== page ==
July is Minority Mental Health Awareness Month. Currently, minorities experience more mental health problems all while having less access to mental health facilities. While it’s convenient to group all minorities together and make broad statements about the disparity in mental health between minorities and non-minorities, it is important to understand that minority communities include many different populations, and understanding the differences is key to helping each group. We at Clear View Behavioral Health are dedicated to understanding so that we can better help the all the minority groups in our community.
Understanding Mental Health Fundamentals for Each Minority Group
There are some sobering statistics for each minority group, but that does not mean that they all experience the same problems. Understanding each group’s specific situation is vital to treating their mental illness.
Blacks and African Americans
Blacks and African Americans are over-represented in the percentage of Americans with depression and suicidal thoughts. This isn’t just some unfortunate reality; there are some reasons behind it. Some common thoughts and misconceptions about depression and suicide as it relates to Black and African Americans suggest that it is weak to seek help from other people for mental health disorders, and people who admit to having mental illness can be seen as crazy.
Due in part to historical adversity and systemic racism, poverty plays a large role in mental illness and stress, and also having enough funds to pay for mental health facilities. The Office of Minority Health indicates that Blacks and African Americans below the poverty line are three times more likely to report having a mental illness as those above the poverty line. Because Blacks and African Americans disproportionately experience poverty, this means that this group experiences much more psychological distress.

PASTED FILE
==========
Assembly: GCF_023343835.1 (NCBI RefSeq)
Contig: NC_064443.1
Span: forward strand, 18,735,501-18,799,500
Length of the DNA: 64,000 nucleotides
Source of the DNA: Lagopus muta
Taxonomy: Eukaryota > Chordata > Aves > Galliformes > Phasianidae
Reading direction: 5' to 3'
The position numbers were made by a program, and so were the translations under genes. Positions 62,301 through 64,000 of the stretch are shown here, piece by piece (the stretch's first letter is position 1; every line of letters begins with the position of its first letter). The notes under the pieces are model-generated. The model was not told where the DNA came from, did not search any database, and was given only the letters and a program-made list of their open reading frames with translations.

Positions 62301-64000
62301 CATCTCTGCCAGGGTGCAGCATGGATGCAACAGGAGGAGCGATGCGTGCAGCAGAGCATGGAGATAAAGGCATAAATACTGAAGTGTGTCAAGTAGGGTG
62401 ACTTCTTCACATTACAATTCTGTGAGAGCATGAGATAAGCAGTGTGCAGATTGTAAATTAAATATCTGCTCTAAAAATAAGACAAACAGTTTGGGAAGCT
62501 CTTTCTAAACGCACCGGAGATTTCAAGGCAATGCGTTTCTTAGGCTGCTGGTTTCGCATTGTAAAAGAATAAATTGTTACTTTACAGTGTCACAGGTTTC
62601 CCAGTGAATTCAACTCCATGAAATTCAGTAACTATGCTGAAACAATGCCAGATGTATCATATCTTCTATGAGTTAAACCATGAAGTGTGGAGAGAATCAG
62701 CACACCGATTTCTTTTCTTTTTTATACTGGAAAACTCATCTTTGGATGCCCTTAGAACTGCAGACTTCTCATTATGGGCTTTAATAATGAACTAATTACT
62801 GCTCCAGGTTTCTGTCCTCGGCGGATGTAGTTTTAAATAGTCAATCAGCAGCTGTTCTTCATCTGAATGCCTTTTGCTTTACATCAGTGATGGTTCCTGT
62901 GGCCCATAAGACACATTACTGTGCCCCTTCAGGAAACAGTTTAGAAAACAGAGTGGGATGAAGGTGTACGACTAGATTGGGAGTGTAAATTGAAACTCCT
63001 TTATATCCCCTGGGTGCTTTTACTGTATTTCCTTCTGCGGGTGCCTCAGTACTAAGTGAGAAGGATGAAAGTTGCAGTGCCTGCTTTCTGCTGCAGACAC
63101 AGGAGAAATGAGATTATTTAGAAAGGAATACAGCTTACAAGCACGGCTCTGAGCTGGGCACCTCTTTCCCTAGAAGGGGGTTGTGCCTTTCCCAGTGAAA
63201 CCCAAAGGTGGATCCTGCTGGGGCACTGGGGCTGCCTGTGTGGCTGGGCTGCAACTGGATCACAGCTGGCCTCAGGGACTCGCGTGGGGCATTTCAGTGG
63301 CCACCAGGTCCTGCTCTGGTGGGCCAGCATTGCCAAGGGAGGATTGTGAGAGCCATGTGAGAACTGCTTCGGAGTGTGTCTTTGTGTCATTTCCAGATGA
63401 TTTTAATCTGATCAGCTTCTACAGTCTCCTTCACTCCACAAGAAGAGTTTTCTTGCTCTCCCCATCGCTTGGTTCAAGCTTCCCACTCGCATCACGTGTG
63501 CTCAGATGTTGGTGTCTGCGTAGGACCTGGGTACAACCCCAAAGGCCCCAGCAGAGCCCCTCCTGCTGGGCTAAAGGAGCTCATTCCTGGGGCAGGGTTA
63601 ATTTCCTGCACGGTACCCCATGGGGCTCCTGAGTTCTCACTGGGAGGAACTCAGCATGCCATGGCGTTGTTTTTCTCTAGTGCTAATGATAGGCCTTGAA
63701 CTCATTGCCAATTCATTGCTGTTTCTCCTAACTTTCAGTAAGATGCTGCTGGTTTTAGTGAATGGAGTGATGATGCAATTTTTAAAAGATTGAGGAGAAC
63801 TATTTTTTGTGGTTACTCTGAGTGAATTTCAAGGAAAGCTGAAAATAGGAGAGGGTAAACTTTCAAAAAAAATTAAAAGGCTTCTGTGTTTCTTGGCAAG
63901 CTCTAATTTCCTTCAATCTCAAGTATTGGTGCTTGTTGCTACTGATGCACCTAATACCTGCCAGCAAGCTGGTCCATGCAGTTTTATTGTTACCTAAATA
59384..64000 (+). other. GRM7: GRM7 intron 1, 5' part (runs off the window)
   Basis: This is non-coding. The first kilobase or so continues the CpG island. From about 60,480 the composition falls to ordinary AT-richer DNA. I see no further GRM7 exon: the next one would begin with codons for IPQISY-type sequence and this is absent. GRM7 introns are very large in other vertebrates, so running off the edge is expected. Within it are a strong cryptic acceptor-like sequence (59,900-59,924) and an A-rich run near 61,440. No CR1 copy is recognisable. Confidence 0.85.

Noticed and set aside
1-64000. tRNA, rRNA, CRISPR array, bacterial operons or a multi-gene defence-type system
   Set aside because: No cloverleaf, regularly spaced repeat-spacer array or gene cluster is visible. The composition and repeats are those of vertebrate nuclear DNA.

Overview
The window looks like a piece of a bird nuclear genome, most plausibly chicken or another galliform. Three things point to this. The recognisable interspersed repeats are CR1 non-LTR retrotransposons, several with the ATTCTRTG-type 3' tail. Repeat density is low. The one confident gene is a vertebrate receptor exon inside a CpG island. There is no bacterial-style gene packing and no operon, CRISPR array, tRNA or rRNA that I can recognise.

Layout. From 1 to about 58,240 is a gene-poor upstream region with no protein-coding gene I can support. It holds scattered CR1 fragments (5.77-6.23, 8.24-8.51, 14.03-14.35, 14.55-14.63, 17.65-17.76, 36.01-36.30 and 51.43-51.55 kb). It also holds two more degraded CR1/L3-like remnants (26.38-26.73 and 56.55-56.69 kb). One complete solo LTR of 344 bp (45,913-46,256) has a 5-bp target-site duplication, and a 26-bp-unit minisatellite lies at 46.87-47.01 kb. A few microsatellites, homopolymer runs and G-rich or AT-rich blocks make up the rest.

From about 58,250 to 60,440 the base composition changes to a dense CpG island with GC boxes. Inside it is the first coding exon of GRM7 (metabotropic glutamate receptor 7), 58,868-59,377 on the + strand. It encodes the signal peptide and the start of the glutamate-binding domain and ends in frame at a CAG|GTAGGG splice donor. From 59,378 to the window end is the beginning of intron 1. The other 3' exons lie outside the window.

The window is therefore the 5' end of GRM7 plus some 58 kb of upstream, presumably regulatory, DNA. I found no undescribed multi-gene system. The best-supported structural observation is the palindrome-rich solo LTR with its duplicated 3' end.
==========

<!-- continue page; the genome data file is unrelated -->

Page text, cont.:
The story of Latino Americans is not necessarily an aversion to receiving help, but more of a general difficulty in receiving help. This is due to socio economic factors and language barriers. As mentioned earlier, poverty engenders more psychological distress. Additionally, bilingual and Spanish speaking patients are frequently dealt with differently by clinicians and mental health centers, and they are often mistreated or undertreated as compared to White patients.
As with Latino Americans, Asian Americans, which includes many different ethnic groups, also experience difficulty in finding and receiving help due to language barriers. Culturally speaking, Asian Americans are also less likely to seek help from professionals as opposed to using their personal network because discussing and admitting mental health issues is sometimes considered taboo. Unfortunately, these factors and other result in young Asian American females being much more likely to consider and attempt suicide.
Native American methods of dealing with psychological distress do not always equate to seeking professional help from a psychiatrist, psychologist or a mental health facility. They often prefer alternative treatment or are unaware of other forms of treatment. Coupled with high rates of poverty, Native Americans have many obstacles to lowering rates of suicide among their youth and treating depression. That being said, there is still much to learn from the Native Americans and their cultural and personal views in order to better treat these individuals.
Trained psychologists and psychiatrists at mental health facilities are paramount to treating all mental health issues, including depression. While many minority groups show tendencies to be more independent in their treatment, seeking out professional help can be much more effective. At Clear View Behavioral Health, we have a variety of options for fast and personalized treatment. We have specific programs for ADOLESCENTS, ADULTS, and SENIORS, as well as an ACUTE PSYCHIATRIC INPATIENT PROGRAM and DETOX PROGRAM. Our multidisciplinary staff is trained to deal with all the specific mental health problems that arise with each minority group.
Call Us for a Free Confidential Assessment
If you have questions or need professional help with mental health, please call us at (970) 461 5061 to set up a free confidential assessment.